By: admin at Sep, 09, 2011

Montessori schools are named after Dr. Montessori, an Italian medical doctor and educator. She developed her own unique educational method of teaching known as the “Montessori Method”.

What is the Montessori Method?

It is a system of education based on the child’s developmental needs for freedom within limits, as well as a carefully prepared environment which guarantees exposure to materials and experiences. It is designed to take full advantage of the child’s desire to learn along with their unique ability to develop their own capabilities.

What makes Montessori education so unique?

The whole child approach: Activities promote the development of social, emotional, physical skills as well as cognitive preparation for future intellectual and academic endeavours.

Montessori Materials

Dr. Montessori’s observations of the kind of things which children enjoy and go back to repeatedly led her to design a number of multi-sensory, sequential and self-correcting materials to facilitate learning.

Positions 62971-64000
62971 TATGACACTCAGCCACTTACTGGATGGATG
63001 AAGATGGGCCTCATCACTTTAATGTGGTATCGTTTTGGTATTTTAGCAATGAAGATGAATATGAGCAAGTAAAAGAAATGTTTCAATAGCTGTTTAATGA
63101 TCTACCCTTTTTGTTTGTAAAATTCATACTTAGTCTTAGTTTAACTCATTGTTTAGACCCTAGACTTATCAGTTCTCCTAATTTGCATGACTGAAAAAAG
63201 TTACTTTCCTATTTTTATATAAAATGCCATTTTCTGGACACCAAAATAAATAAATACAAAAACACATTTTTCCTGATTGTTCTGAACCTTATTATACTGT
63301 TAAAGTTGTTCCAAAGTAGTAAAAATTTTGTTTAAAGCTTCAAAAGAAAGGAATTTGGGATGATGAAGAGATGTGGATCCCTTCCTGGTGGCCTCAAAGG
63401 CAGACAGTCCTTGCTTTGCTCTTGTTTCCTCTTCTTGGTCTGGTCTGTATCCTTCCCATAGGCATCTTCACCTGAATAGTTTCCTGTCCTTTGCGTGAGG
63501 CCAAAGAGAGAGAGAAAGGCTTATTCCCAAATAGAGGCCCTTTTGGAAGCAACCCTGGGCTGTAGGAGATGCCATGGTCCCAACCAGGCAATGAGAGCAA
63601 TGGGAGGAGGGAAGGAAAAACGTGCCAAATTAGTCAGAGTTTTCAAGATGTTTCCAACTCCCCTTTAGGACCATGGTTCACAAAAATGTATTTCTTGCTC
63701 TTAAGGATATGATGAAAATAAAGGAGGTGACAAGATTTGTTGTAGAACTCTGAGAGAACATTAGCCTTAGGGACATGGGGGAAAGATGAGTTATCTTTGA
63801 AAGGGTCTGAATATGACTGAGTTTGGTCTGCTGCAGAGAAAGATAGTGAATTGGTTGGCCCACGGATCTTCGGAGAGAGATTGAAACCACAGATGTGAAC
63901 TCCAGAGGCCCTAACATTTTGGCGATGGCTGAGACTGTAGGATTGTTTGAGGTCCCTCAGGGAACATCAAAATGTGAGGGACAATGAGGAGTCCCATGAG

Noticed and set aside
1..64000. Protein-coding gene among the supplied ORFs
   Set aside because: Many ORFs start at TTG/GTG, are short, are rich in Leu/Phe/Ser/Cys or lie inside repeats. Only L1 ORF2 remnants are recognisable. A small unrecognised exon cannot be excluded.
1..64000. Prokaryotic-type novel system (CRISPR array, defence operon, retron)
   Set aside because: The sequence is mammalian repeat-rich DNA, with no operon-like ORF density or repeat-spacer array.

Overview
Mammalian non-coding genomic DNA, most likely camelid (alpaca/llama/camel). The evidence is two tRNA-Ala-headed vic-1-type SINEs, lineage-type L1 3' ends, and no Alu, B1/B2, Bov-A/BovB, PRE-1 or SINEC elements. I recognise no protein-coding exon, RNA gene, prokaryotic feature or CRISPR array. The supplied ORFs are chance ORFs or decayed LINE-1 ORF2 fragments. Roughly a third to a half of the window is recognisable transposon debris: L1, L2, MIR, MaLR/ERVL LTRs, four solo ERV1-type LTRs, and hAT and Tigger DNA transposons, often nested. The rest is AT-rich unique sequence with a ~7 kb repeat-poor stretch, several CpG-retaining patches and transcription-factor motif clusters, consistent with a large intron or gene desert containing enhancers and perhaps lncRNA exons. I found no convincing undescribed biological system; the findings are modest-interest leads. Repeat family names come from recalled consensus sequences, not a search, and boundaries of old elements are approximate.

Specific Goals for Children Attending a Montessori Centre

– Develop a positive attitude towards school and the love of learning.
– Help each child develop self-confidence.
– Assist each child in building habits of concentration.
– Foster an abiding curiosity.
– Develop habits of initiative and persistence.
– Foster inner security and a sense of order within the child.

A Montessori environment also teaches children an “I can do it myself” attitude that will ensure their future success in all aspects of their life.

Characteristics of a Montessori Classroom

– Three year age span of the children in the class.
– Self-correcting materials.
– Children are quiet by choice.
– Individual learning.
– Children working in distinct work areas, on tables or on rugs on the floor.
– An emphasis on concrete learning rather than abstract learning.
– Child-centred.
– Children work for the joy of working and a sense of discovery.
– An environment prepared for the children.
– An environment that provides a natural sense of discipline.
– The teacher plays an unobtrusive role in the classroom.

The items found on the shelves are “material” rather than toys. The children “work” rather than play. This allows the children to gain the most benefit from the environment by giving them a sense of worth, similar to what an adult experiences as they go to their jobs and do their own work.